Alice Nkom and Michel Togué to receive Geuzen
The Geuzen Medal for 2017 will be awarded toAlice Nkom and
Michel Togué, two lawyers from Cameroon.Very few lawyers in Cameroon are prepared to defend gays, lesbians,
bisexuals and transgender people; two lawyers who are prepared to defend them
are Alice Nkom and Michel Togué. Despite receiving serious threats, they
continue to do so unabated. After all, it concerns one of the universal human
rights: the prohibition of discrimination on the grounds of sexual orientation.
This was announced today, Friday,
13 January by the Geuzenpenning Foundation. The award ceremony will be held on Monday, 13
March 2017 in the Grote Kerk (Great Church) of Vlaardingen. The Geuzen Medal is
awarded as a tribute to people and organisations working for human rights and
who oppose dictatorship, discrimination and racism.
Cameroon, gays and lesbians are actively sought under Article 347 bis of its
Penal Code. This article punishes people who have sexual relations with a
person of the same sex. Offenders risk a prison sentence of up to five years
and a heavy fine. According to a report of Amnesty International from 2013 (‘Making
love a crime’), detainees are beaten, subjected to humiliating examinations and
locked up in isolation cells without being charged. Alice Nkom and Michel Togué
are regularly confronted with this in their daily practice.
drinking a glass of Baileys can be a reason for arrest. Because, or so it is
argued, Baileys is considered a woman’s drink and therefore a man who drinks it
must be gay. Men who, according to the government, practise a ‘typical female
job’ like that of hairdresser, also run the risk of being arrested.
Alice Nkom has been a lawyer in Douala since 1969 and was
the first lawyer in Cameroon with a dark skin colour. In 2003, she established
ADEFHO (L'Association pour la défense des droits des Homosexuels),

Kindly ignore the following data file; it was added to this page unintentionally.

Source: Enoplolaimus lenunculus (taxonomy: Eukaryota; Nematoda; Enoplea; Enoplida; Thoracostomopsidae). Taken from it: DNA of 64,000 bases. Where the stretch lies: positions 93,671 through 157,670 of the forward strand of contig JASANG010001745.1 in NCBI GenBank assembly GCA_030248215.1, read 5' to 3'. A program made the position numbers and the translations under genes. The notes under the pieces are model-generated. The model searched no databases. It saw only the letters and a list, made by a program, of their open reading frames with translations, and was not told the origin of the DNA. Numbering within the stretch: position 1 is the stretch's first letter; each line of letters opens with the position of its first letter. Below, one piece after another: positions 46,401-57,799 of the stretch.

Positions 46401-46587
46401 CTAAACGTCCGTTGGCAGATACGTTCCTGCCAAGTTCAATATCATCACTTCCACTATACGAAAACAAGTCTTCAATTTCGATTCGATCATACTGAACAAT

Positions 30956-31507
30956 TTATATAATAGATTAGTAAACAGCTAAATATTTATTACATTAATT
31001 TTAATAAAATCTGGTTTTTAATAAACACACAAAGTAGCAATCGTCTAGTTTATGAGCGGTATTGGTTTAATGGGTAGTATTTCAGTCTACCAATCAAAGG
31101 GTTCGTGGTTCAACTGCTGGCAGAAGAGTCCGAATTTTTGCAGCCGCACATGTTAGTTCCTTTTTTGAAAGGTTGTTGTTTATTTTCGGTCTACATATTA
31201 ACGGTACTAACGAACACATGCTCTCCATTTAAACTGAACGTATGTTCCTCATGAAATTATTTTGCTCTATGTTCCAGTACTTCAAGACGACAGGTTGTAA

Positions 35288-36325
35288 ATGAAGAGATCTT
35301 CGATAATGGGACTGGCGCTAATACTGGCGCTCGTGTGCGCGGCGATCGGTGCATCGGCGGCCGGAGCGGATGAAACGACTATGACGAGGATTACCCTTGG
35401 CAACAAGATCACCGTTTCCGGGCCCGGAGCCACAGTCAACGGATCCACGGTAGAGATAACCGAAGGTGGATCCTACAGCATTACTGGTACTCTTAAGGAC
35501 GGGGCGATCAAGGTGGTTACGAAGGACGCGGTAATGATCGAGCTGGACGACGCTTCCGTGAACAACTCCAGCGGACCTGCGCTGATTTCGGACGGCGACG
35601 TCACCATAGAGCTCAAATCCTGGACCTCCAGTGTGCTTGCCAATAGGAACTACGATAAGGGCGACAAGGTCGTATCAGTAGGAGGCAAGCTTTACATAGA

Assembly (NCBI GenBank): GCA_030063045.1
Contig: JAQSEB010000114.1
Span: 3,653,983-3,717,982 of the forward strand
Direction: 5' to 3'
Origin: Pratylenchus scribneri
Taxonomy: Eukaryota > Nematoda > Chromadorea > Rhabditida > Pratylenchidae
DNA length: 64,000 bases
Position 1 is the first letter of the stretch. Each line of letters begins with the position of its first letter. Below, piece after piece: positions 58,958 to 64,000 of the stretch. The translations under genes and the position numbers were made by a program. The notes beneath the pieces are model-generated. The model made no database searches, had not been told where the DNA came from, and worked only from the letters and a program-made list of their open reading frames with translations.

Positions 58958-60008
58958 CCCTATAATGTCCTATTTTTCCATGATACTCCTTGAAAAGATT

an organisation that defends the rights of gays and lesbians in Cameroon.
Abolishing the contested Article 347 bis is one of her main objectives.
Nkom encounters a lot of opposition from the government in her work. For
example, she was threatened with arrest after receiving a subsidy from the EU.
She was also detained by the police without reason during visits to her
clients. Furthermore, attempts have been made to have her struck off the roll
and thus make her work as a lawyer impossible.
2013 she defended Jean-Claude Roger Mbede. Despite protests from Human Rights
Watch and Amnesty International, he was incarcerated for three years under
appalling conditions because he had sent a text message to a man. Due to health
reasons he was released but died later. As a result of this case, Alice Nkom
received many insults and threats.
Michel Togué works in Yaoundé, the capital city of
Cameroon. He began assisting gays in 2003 after he met a man who had in vain
asked six colleagues of Togué for help. In the following years Togué was
frequently threatened, sometimes anonymously but also openly. Requests for
protection in reference to these threats were rejected by the police and the
government. Neither was there an investigation of these threats. His family has
had to leave the country as a result of all these threats. Togué himself has
remained in Cameroon because he would otherwise have the feeling that he had
given up the battle for a better Cameroon.
2013 his office was searched and his passport, laptop and confidential
information disappeared. The burglary was never resolved. In 2015, he and other
human rights activists led a march for Eric Lembembe, a man who had also fought
for the rights of gays and lesbians and who was tortured and murdered in his
home in 2013.
The hard and dangerous work of Alice Nkom and Michel Togué has certainly
not been without result. The number of convictions in Cameroon on the grounds
of Article 347 bis has fallen sharply in recent years; a change seems to have
taken place. However, the article still remains in black and white in the Penal
Code of Cameroon.
The Geuzen Medal has been awarded to various organisations and people
since 1987. The Geuzen Medal is an initiative of the Geuzenpenning Foundation.
This organisation was established by the former Dutch resistance fighters who
were active in World War II. The Geuzen Medal is intended to honour and support
today’s freedom fighters and human rights activists. The Chairman is Frans
Weisglas, the former chairman of the Lower House.
The Geuzen Medal was previously awarded to people such as the Colombian
politician Ingrid Betancourt (2004), the Tunisian human rights lawyer Radhia
Nasraoui (2013), the Swedish human rights activist Thomas Hammarberg and to
organisations such as the International Campaign for Tibet (2005), Human Rights
Watch (2007) and Free Press Unlimited (2015). Last year the Geuzen Medal was
awarded to the search and rescue organisation MOAS. Further information about
the Geuzen Medal can be found at www.geuzenpenning.nl.